What a wonderful thing, to be able to tell customers about our farm and to see them come back week after week to support us. The appreciation and enthusiasm we experience is surely unmatched. While I thoroughly enjoy the overwhelming majority of my interactions, I would like to offer some insight from the other side of the table.
When farmers set prices for their produce, they must balance what they think their product is worth with what customers are willing to pay. Those of us who are small, local farmers selling homegrown goods have to factor in all of the time, labor and financial investments that are necessary to create a product we are proud of. And proud of it we are. It is insulting and hurtful to be told that our offerings are “overpriced.”
It’s perfectly okay for you to think that — and I promise we will get the message clearly enough if you simply walk by without buying. But please don’t make us stand and listen to all of the reasons why our product, one in which we have invested so much of ourselves, isn’t worth your money. We all vote with our dollars, and no one expects you to pay more for something than you think it is worth or buy something that doesn’t meet your standards.
On the flip side, we can’t sell our products for less than we think they are worth. If we can’t cover our costs and set some aside, we can’t maintain our business. And it is a business, albeit a very personal one. We work hard for the money we earn on our goods, and we use it to pay our mortgages, clothe our families and save for the day when our bodies are no longer able to dig around in the dirt.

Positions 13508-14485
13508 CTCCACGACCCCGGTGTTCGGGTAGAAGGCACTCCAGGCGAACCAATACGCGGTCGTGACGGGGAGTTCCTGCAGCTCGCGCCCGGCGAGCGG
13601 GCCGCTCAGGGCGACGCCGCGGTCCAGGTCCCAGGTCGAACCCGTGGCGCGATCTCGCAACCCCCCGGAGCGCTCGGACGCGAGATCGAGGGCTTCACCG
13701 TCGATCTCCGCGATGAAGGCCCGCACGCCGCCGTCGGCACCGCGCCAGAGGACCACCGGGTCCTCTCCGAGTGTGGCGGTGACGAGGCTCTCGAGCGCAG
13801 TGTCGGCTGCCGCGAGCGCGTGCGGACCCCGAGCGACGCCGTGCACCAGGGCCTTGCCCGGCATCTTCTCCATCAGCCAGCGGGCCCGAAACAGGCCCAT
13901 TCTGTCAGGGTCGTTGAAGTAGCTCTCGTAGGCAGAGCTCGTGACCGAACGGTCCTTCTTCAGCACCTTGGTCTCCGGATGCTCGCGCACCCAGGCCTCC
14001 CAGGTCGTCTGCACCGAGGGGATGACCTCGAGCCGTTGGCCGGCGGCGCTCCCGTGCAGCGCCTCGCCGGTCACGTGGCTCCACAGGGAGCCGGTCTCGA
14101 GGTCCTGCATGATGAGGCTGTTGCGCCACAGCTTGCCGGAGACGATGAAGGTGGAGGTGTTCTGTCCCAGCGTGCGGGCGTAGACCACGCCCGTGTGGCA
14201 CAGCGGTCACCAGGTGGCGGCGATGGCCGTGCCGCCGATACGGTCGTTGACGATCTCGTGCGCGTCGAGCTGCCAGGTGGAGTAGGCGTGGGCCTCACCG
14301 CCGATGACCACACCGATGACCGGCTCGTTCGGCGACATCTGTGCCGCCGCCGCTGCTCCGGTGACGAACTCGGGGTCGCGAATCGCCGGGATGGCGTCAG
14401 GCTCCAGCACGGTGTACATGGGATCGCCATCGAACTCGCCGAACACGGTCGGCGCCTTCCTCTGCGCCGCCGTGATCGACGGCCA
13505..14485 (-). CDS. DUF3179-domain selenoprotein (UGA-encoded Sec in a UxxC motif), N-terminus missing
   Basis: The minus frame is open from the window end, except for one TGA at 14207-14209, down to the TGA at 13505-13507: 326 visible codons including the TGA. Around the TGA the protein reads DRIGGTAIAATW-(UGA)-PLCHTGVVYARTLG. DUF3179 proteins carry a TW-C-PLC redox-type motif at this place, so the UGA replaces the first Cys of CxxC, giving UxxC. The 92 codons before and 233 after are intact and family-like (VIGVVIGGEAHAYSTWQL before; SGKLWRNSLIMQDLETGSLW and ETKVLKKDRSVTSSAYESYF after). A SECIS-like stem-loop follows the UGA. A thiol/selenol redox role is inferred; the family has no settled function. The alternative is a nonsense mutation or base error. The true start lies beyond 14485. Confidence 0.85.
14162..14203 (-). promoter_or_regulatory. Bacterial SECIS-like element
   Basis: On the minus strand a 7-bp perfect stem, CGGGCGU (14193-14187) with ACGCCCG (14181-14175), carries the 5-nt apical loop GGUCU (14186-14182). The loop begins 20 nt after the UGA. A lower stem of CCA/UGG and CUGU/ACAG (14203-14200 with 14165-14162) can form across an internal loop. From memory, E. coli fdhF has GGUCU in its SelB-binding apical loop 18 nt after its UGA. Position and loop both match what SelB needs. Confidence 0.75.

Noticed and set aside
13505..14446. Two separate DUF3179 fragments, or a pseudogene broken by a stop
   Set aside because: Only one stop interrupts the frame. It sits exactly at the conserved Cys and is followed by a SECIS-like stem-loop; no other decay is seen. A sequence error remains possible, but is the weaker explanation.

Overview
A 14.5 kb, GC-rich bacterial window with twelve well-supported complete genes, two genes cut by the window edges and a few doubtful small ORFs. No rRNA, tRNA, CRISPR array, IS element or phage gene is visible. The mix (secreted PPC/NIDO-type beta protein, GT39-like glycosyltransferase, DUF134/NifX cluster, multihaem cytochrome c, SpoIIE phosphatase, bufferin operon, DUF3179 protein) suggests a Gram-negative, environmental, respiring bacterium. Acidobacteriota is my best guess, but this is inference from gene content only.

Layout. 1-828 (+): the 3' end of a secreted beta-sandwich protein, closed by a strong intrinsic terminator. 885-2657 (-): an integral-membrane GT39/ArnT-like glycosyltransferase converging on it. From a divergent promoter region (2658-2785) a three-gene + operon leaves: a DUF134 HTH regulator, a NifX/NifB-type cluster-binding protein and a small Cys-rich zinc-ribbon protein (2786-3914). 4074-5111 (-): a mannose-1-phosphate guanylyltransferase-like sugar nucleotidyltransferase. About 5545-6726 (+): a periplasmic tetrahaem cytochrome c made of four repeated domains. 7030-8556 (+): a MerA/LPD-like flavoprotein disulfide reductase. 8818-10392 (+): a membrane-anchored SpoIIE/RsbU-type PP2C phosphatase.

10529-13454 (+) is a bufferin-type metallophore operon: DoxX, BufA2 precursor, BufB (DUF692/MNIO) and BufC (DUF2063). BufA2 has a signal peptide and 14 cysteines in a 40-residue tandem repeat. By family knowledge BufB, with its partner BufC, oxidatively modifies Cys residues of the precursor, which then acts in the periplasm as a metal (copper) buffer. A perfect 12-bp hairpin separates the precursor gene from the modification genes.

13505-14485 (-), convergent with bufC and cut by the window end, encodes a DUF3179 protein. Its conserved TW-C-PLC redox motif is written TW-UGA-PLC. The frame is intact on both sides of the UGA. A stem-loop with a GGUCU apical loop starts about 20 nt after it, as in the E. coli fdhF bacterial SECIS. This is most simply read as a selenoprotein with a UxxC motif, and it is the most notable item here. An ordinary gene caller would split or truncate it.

Farming is a risky endeavor, and in a time when so many of us are so far removed from the production of our food, it’s difficult to recognize the gamble that food producers are taking. It is even harder to appreciate the effort required to turn seeds, dirt and water into something not just edible but also marketable, if you have never taken on the task yourself.
Keep in mind, too, that not all shoppers share your ideals. You might place a great deal of value on certified organic produce, and there is absolutely nothing wrong with that, but many other customers are looking for locally grown goods or unique items or heirloom varieties that can’t be found elsewhere. Those little green “Homegrown” signs are more than just a price tag.
They indicate that the produce being offered was grown by the person selling it — it wasn’t purchased from somewhere else to then be resold. Take a careful look next time. If the sign doesn’t say “Homegrown,” or if the sign is white, the product wasn’t grown by the vendor. It’s probably not from a local farm, and it might not even be from Oklahoma.
— Melissa Karner
Correction Last week’s issue of Oklahoma Gazette mistakenly referred to the city’s transit director as Rick Cain. Cain departed the city last year and was replaced by Jason Ferbrache, the city’s current transportation and parking director.
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